Are rich countries doing enough to help poorer countries reduce emissions and adapt to climate change? That’s what the climate finance debate has focused on, including with regard to the G7. Organisation for Economic Co-operation and Development (OECD) data show that from 2017–2018, G7 countries contributed an average of US$27.2 billion in public financing. However, an analysis from the Overseas Development Institute (ODI) – accounted for countries’ gross national income, population and cumulative carbon dioxide emissions from 1990–2018 to determine their responsible fair share of financing – estimated that these countries should in fact contribute 77–88% of the US$100 billion target annually.
So far, G7 countries have collectively provided well below this target through bilateral and multilateral channels. Furthermore, on an individual level, most G7 countries have not contributed their fair share. France and Germany, who have contributed over 100% of their share according to the ODI report, are the exception.
G7 adaptation finance does not go to the poorest and most vulnerable
Poor countries are in particular need of financial support to plan and implement measures to adapt to the impacts of climate change. However, only 8% of overall climate finance has gone towards adaptation so far, according to the UN Environment Programme Adaptation Gap report. The report estimates that developing countries need from US$140 billion–US$300 billion by 2030 to support adaptation. From 2015–2019, G7 countries donated nearly US$14 billion to adaptation finance, with Germany and France contributing over 60% of the share.
However, least developed countries (LDCs) do not feature as the top recipients of G7 countries’ adaptation finance. Only three LDCs – Bangladesh, Senegal and Ethiopia – were among the top recipients from 2015–2019.
Small Island Developing States (SIDS), many of which are also LDCs and particularly vulnerable to the impacts of climate change, are not among the priority recipients of public G7 adaptation funds at all. In fact, they receive fewer funds from the G7 than all the lower- and upper middle-income countries combined.
Climate finance form matters for power relations
Amount and financing objectives aside, power relations are another critical aspect of climate finance. Looking in greater detail at the types of finance instruments used by G7 countries for funding climate action helps to understand these power relations.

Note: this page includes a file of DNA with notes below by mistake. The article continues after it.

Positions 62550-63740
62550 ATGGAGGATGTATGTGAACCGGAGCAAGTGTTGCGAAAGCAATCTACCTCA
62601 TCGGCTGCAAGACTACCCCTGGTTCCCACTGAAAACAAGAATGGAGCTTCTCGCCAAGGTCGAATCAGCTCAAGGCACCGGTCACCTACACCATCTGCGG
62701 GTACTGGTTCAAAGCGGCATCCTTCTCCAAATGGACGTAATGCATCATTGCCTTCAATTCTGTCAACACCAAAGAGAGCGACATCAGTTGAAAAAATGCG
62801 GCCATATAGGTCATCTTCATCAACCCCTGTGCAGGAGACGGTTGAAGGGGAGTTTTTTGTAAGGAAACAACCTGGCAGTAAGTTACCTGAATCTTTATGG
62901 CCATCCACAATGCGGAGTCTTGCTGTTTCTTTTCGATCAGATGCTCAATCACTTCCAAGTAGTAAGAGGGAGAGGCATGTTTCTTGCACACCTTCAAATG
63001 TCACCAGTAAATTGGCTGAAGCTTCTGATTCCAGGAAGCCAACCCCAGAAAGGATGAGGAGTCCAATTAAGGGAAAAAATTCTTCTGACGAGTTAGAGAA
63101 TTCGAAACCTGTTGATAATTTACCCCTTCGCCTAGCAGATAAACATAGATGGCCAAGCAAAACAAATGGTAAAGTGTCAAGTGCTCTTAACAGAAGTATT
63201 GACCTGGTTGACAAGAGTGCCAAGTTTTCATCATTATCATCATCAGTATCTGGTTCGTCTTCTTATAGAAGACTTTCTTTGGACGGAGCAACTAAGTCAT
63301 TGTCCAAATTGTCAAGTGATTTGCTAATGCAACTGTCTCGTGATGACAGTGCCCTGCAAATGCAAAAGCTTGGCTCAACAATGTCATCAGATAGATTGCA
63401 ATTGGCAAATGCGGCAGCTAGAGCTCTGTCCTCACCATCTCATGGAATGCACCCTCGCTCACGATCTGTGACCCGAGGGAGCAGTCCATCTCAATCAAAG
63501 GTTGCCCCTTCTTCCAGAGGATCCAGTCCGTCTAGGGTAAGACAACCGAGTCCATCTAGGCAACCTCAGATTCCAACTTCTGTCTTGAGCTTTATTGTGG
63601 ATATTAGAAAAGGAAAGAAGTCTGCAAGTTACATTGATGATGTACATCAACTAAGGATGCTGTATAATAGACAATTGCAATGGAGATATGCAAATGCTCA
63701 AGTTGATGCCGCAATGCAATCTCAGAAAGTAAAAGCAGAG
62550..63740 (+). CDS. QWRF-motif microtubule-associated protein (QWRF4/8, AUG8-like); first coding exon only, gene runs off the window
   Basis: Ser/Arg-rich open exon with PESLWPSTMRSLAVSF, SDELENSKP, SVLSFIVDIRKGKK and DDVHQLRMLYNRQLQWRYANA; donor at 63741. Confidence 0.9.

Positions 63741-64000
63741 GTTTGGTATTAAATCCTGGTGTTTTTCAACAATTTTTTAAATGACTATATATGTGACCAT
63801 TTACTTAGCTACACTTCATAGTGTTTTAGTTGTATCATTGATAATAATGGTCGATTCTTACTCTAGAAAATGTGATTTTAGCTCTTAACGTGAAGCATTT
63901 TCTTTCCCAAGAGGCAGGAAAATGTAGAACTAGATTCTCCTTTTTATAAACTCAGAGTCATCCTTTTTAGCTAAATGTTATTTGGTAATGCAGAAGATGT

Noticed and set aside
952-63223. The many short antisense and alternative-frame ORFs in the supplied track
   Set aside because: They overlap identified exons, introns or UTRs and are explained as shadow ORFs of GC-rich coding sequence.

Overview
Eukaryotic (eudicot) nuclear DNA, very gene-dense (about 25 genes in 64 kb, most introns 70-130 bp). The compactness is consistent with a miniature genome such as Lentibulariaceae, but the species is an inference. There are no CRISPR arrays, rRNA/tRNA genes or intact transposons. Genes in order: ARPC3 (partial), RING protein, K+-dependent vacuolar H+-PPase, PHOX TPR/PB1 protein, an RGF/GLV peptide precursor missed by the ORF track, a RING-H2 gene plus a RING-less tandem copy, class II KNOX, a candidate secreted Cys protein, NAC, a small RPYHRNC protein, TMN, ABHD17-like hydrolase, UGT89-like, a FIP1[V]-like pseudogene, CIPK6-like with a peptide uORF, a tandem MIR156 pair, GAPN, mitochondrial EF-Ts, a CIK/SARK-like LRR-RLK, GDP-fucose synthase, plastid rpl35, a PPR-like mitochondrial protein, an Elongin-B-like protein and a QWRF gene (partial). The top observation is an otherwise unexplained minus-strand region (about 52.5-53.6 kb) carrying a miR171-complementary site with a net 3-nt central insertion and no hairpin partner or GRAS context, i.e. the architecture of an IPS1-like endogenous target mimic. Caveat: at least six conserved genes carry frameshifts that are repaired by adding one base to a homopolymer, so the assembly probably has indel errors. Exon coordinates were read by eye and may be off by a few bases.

The anti-poverty organization Oxfam estimates that from 2017–2018, only about 20% of overall public climate finance was provided through grants. Debt instruments constituted the majority of financing forms. OECD data show that of the adaptation finance committed from 2015–2019, 54% was delivered through debt instruments and 46% through grants.
For donors, grants provide power that is limited in space and time, whereas the power wielded by debt and equity measures is extended and increased through time. Equity financing, which does not necessarily have a time limit, gives the lender ownership of a stake in a climate project, affording them, for example, a share in decision-making.
As a result, by entering into equity commitments, LDCs may progressively relinquish power in exchange for climate finance, over an increasingly lengthy time scale. Through the back door of climate action, a new form of colonialism may develop.
For developing countries, particularly LDCs and SIDS, debt repayment steers resources away from addressing critical structural development issues, such as poverty, education, health and food security. The inability to tackle these critical development issues further exacerbates people’s vulnerability to climate change. Similarly, equity instruments constrain the ability of countries to make autonomous decisions on development pathways, and often force governments to align their priorities with those of funders, even though they may not correspond to the needs of local communities.
The irony here cannot be overlooked: for SIDS and LDCs, some of which are the most underdeveloped and climate vulnerable, climate financing may prevent significant advancements in climate action.
G7 needs to step up quantity and quality of climate adaptation finance
Since the Covid-19 pandemic broke out, development aid from bilateral donors has decreased, including from the UK, now hosting the G7 summit and due to host the UN climate conference COP26 in November. Given this, there is a certain irony in the fact that the UK has made adaptation action, and increased adaptation finance, a key goal of COP26.
To demonstrate its own resilience to crises and its commitment to supporting climate actions in developing countries, the G7, under UK leadership, should start by increasing adaptation finance.
However, G7 nations must also scrutinize the use of debt and equity instruments in climate financing. Accountable and responsible climate financing is crucial in global efforts towards keeping global warming to “well below 2 degrees”, as committed to in the Paris Agreement.
When it is necessary to use climate financing instruments that impose greater debt burdens on developing countries, donors must do so prudently. It is also vital that embedded in these climate finance instruments are environmental and social safeguards, co-created with the local stakeholders and tailored to local contexts and communities.
Furthermore, the G7 can signal their support for these efforts towards accountable and responsible climate finance by agreeing, for instance, to a baseline percentage of grant contributions they would make. Parties under the UN Framework Convention on Climate Change can also contribute by pushing for accountability guidelines to monitor climate finance instruments.
In the run-up to COP26, the G7 has an opportunity to demonstrate unity and commitment towards climate change – it is up to them to seize it.